This little market, Homegrown Food, in my hometown of Springfield, Missouri, is one of the first “organic” groceries to appear in our Midwestern town and is evidence of the rebirth of the small neighborhood grocery store that has taken hold nationwide. It is one of the many signs of our changing landscape, and the new state of health consciousness that has emerged in our country. But conflicting messages still abound in regard to the health conscious and the hip, and so I decided to have fun with this idea when I saw one of the workers outside smoking one day. The setting … with it’s striped awning, and the various figures and angles, and the construction workers nearby, reminded me of Balthus’ famous painting “The Street,” and so I decided to reference it as a way of enhancing or exaggerating the scene.
It’s this imperfectly perfect, sunny-macabre world that the children in Blackmon’s photographs must navigate, largely on their own. They roam about unsupervised, exploring homes, yards, and neighborhoods. When adults appear, we see only glimpses — a leg slathered in tanning lotion, a hand wielding a mascara wand. Depending on the viewer’s perspective, the photographs can be interpreted as either an attack on the neglectful guardian or an exaggerated protest against helicopter parenting. Whatever her intention, Blackmon provokes through hyperbole, often placing her young characters in precarious, potentially dangerous situations — a theme she began exploring long before Moonrise Kingdom brought it to the silver screen.
“It’s a very child-centric culture, and you’ve got to not let that guilt you into being the perfect mommy, teaching your kids French. They have their whole lives to do all that stuff,” she said, pointing to the trendy mommy blogs and hipster homeschooling described by New York Magazine’s “The Feminist Housewife” — a cover article for which she shot the image. For women who stay home, it’s all the more important to carve out space to pursue their work and to vigilantly defend their time to do so.” (Laura Mallonee Hyperallergic)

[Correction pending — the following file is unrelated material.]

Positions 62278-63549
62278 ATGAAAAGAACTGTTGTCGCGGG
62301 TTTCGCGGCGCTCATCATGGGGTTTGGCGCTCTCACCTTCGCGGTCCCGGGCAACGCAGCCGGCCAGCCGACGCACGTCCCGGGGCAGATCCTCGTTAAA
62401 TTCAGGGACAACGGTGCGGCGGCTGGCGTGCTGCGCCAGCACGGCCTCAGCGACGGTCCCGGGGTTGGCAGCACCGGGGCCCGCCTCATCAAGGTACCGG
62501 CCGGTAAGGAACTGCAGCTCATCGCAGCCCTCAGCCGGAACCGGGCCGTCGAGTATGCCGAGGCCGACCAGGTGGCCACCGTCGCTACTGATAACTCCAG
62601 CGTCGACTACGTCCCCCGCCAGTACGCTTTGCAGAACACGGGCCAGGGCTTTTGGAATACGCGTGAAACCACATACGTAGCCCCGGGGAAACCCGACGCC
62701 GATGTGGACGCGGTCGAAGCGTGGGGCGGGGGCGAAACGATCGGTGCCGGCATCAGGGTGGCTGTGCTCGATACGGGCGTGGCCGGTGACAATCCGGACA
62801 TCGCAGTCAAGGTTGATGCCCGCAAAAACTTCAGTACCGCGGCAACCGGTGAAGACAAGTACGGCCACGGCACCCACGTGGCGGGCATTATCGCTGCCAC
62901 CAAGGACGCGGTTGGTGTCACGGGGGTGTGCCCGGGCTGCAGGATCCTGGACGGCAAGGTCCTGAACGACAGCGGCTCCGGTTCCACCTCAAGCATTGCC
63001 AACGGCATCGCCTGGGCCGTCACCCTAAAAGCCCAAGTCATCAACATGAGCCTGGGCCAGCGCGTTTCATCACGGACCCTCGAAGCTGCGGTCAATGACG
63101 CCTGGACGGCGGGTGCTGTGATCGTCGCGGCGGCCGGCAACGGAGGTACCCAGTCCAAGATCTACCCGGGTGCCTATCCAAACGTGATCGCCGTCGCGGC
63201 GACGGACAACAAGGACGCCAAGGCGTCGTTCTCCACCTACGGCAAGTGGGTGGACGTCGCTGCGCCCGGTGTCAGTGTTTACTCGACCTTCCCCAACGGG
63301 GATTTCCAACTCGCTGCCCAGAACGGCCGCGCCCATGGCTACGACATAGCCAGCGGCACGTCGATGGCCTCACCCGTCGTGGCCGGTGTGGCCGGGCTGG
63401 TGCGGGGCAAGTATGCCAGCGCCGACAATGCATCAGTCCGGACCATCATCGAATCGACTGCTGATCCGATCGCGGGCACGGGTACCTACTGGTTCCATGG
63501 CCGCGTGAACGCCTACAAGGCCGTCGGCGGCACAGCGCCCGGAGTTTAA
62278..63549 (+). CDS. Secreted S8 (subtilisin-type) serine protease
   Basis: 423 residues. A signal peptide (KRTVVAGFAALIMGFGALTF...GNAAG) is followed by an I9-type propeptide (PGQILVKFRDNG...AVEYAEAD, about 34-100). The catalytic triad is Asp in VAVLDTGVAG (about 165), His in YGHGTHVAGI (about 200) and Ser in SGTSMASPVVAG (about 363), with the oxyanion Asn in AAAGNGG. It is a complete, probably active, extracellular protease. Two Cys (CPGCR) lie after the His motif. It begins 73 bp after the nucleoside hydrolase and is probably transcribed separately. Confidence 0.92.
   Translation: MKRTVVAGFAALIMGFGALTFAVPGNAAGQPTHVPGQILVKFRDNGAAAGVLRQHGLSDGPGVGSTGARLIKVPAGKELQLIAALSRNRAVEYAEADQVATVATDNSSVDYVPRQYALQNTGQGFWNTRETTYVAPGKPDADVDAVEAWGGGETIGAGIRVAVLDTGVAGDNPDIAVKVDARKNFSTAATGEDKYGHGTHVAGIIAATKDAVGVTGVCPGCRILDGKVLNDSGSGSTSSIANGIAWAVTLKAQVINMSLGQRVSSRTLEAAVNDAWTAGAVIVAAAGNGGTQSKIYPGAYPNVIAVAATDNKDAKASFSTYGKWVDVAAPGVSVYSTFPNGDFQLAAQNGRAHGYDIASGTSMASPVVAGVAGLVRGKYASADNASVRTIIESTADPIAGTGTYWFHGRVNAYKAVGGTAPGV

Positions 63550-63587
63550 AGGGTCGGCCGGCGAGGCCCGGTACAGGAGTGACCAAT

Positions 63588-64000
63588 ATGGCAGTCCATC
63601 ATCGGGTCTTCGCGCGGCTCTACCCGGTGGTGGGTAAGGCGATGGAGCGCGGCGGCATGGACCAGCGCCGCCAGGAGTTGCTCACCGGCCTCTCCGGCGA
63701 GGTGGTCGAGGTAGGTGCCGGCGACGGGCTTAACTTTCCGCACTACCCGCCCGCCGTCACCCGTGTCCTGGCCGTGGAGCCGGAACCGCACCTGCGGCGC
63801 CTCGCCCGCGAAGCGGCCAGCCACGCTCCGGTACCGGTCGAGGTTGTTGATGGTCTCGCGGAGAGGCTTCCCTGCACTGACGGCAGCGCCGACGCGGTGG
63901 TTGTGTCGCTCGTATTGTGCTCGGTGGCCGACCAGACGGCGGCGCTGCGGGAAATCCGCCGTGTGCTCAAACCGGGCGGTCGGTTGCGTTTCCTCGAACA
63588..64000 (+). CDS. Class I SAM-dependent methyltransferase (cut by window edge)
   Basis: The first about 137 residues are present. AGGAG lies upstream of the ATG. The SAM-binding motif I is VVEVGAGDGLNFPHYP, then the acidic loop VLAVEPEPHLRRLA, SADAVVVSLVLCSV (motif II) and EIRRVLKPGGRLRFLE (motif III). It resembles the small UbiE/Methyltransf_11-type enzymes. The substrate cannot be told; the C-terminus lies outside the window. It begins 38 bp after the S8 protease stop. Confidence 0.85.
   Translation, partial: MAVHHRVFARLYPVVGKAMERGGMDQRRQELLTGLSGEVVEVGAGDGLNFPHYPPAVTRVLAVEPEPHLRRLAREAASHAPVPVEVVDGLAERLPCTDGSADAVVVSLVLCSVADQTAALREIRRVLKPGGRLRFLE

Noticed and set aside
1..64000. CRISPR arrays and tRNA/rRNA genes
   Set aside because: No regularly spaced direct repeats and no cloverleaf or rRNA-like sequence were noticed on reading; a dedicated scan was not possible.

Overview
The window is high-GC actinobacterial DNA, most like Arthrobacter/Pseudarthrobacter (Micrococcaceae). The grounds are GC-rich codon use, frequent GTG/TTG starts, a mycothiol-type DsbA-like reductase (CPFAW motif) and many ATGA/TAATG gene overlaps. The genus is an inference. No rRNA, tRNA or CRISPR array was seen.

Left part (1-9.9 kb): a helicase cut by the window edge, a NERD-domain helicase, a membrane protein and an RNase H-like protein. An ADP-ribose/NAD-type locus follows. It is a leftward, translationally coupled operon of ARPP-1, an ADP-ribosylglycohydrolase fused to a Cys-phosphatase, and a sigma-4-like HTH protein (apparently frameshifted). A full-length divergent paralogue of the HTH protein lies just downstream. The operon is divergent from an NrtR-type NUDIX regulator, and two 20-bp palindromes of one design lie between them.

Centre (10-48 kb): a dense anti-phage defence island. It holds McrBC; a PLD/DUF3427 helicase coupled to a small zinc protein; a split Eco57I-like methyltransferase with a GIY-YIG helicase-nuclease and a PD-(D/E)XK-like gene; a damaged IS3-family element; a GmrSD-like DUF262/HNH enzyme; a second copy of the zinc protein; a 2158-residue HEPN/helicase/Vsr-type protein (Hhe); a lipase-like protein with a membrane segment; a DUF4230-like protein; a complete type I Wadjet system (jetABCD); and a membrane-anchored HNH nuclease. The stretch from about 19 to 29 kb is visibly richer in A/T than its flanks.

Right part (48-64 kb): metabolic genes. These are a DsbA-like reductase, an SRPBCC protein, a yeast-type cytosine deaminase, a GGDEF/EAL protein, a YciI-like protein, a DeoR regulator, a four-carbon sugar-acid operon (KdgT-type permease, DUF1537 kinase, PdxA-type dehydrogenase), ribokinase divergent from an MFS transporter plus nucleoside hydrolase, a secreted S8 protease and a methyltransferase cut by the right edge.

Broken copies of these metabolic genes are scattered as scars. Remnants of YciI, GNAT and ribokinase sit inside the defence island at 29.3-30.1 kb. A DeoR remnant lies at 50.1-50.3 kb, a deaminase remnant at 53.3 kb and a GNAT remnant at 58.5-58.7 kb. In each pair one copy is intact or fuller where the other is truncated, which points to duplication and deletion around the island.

Blackmon doesn’t denigrate those who put their work on hold, though, as she did so herself. “That’s such an important time, when you have those babies and you’re totally invested in them,” she remembered. “You just want to be able to sit in the rocker and nurse and have their little hand come up and touch you. Then comes a time when they’re two or two-and-a-half when they might need a little break from you. I’m a big believer in not having too much family time.” (ibidem)
The ideal of “having it all” might be achieved, she suggested, by not always having it all. “I just hate to see women trying to do everything at the same time. If you’re trying to do it all, you’re gonna make yourself crazy. You’re going to fail in every which way,” she said. “There’s gotta be something in-between, where you can still have your own thing going and not sacrifice your kids.”(ibidem)
I think visually I am attracted to that look. But also in terms of just meaning, there’s so much in my own childhood, too, growing up in the ’70s and contrasting that to now and how we raise children today — our lives today and the nostalgia we have for that time, but also the realization that we can’t ever go back to that. So I’m torn — like you’re in love with this era long ago, but for God’s sake, we didn’t even wear seat belts back then. So there’s this whole safety thing, but we also had that freedom. And so some of that chaos with the kids and no parent in sight, is a little bit more metaphorical to me, a mental state as a mother in chaos and being overwhelmed and trying to sort it all out.
I saw these girls in red dresses on my cousin’s Instagram. She captioned it, “So proud of my little women,” and she was totally serious. And I was like, oh my god, they look just like the Shining twins! I realized I had to get the girls over to my other sister’s house where I had already been thinking about her driveway strip — a setting I already had in mind. The mattress is from the ‘60s and I always keep it under a double bed upstairs. I liked that blue plaid. Overall, this photograph was a challenge because it was winter and the grass was gold tinged with green, which is not attractive. So, I had to bring in the color another way.